How to Drop Constraints Without Knowing Its Name in Oracle

Introduction

Dropping or deleting constraints from a table is a common use case while dealing with database migrations and upgrades.

With named constraints, it is as easy as just executing the alter table command with the specific constraint name, but when you don't know the names (system-generated names), it becomes a bit painful.

View Details of Constraints on a Table in Oracle

Dropping constraints without knowing its name is a bit tricky in Oracle. The constraint details are stored in a table called USER_CONSTRAINTS.  

The table USER_CONSTRAINTS multiple fields, but our fields of interest are CONSTRAINT_NAME, CONSTRAINT_TYPE and TABLE_NAME.

To view the details of constraints on a table:

select CONSTRAINT_NAME, CONSTRAINT_TYPE, TABLE_NAME from USER_CONSTRAINTS where TABLE_NAME='<TABLE_NAME>';

The CONSTRAINT_TYPE could be any of the following:

C - indicates column constraints like Not null, unique, etc.

P - indicates primary key constraints.

R - indicates foreign key constraints.

Drop un-named Constrains in Oracle

To drop constraints without knowing the name, we have to first find the name of the constraint by querying the USER_CONSTRAINTS as explained above.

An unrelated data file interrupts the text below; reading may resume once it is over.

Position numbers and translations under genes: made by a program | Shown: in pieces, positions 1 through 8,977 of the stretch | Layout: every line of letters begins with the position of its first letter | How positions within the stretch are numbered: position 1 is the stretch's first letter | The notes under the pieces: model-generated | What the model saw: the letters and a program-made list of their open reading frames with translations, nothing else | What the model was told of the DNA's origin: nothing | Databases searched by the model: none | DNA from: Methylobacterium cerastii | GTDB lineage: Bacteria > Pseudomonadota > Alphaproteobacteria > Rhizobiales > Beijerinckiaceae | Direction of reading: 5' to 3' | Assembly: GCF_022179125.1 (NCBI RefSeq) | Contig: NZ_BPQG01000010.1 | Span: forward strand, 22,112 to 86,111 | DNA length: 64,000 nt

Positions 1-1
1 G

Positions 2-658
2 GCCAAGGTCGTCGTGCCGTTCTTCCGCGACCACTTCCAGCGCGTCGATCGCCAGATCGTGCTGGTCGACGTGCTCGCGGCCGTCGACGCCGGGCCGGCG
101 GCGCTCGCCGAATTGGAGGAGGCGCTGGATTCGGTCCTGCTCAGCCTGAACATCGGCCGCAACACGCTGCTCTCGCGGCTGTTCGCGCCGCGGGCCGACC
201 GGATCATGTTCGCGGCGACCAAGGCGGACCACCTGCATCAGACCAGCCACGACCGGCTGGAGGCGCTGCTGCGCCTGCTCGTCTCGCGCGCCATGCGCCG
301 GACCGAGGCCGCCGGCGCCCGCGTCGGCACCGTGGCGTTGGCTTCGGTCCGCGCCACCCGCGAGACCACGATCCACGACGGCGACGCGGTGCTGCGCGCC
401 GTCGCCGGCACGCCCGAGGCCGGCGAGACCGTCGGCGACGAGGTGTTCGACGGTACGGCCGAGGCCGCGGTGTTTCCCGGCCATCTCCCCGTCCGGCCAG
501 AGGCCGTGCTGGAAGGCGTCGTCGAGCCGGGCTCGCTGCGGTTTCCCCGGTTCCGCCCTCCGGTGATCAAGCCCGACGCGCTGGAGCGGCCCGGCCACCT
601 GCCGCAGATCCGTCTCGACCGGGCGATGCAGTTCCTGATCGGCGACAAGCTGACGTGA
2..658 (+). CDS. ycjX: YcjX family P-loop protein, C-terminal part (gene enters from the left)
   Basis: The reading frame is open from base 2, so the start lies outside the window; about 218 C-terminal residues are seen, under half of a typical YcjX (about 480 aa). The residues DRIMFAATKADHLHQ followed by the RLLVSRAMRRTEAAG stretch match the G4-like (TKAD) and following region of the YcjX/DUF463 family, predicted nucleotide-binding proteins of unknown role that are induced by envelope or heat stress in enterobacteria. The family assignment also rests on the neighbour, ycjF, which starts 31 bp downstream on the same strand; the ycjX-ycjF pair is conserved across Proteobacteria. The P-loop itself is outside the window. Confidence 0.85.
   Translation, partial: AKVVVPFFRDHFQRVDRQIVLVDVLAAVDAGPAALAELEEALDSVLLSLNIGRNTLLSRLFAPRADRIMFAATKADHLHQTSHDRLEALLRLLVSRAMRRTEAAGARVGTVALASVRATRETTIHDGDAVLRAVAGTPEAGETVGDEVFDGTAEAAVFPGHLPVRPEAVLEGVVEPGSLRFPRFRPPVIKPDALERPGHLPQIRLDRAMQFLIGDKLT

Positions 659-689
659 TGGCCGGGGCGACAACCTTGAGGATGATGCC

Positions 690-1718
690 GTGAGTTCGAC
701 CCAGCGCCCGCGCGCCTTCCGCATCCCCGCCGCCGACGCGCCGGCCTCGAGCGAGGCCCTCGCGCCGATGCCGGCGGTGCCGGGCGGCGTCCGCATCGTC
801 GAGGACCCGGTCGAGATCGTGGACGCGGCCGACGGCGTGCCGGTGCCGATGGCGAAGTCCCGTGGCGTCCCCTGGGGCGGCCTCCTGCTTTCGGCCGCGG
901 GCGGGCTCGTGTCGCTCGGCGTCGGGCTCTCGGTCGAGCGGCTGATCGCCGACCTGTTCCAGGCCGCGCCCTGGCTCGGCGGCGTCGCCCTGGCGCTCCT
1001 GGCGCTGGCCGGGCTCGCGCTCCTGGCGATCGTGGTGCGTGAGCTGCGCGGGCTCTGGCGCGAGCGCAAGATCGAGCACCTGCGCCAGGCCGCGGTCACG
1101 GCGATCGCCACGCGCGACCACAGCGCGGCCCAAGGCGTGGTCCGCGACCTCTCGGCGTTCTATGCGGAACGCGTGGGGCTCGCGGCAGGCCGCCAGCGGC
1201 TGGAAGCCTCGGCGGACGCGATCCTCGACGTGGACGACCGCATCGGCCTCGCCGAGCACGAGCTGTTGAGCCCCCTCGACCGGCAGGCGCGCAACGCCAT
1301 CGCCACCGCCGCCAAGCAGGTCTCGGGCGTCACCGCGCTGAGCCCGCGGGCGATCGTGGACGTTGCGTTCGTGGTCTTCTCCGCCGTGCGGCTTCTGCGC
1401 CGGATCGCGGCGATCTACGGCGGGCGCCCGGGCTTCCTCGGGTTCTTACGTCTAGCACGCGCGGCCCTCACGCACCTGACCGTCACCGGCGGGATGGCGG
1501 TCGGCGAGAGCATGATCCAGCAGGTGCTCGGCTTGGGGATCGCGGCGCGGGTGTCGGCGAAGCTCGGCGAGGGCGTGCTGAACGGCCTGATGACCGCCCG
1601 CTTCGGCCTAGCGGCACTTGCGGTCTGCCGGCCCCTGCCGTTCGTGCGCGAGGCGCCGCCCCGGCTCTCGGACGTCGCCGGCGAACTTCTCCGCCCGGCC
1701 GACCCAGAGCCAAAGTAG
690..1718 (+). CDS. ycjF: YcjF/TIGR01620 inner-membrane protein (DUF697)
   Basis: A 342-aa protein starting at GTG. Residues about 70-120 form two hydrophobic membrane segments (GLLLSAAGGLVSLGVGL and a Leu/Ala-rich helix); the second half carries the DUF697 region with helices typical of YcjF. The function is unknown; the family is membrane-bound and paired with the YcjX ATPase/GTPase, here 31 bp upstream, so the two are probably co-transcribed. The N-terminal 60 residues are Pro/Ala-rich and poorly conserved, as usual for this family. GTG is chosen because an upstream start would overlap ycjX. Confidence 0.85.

Once we have the name of the constraint, drop it by executing the alter command:

alter table <TABLE_NAME> drop constraint <CONSTRAINT_NAME>

Instead of having the specify the constraint name, we can create a stored procedure that takes the table name and type of the constraint (C, P or R) and drop all of the matching constraints.


CREATE OR REPLACE PROCEDURE DROP_TABLE_CONSTRAINTS(V_TABLE_NAME IN varchar2, V_CONSTRAINT_TYPE IN varchar2) IS
    V_CONSTRAINT_NAME VARCHAR2(30);
    sql_stmt VARCHAR2(2048);
    CURSOR cur IS
          SELECT DISTINCT CONSTRAINT_NAME
          FROM USER_CONSTRAINTS 
          WHERE TABLE_NAME = UPPER(V_TABLE_NAME) AND CONSTRAINT_TYPE=V_CONSTRAINT_TYPE;
BEGIN
    OPEN cur;
    LOOP
    FETCH cur INTO V_CONSTRAINT_NAME;
    EXIT WHEN cur%notfound;
    sql_stmt := 'ALTER TABLE ' || V_TABLE_NAME || ' DROP CONSTRAINT ' || V_CONSTRAINT_NAME;
    execute immediate sql_stmt;
    DBMS_OUTPUT.PUT_LINE('Dropping constraint');
    END LOOP;
    COMMIT;
END DROP_TABLE_CONSTRAINTS;
/
Store procedure to drop table constraints

Now to drop all color constraints from a table run:

exec DROP_TABLE_CONSTRAINTS('<TABLE_NAME>', 'C');

To drop all primary key constraints:

exec DROP_TABLE_CONSTRAINTS('<TABLE_NAME>', 'P');

To drop all foreign key constraints:

exec DROP_TABLE_CONSTRAINTS('<TABLE_NAME>', 'R');

Conclusion

There are several ways to drop constraints in the Oracle database. We have gone over few simple approaches and highlight a stored procedure to drop a constraint without knowing its name.

Asha

Asha

I am a self mentored web enthusiast who likes to inspect element everything I see on the web.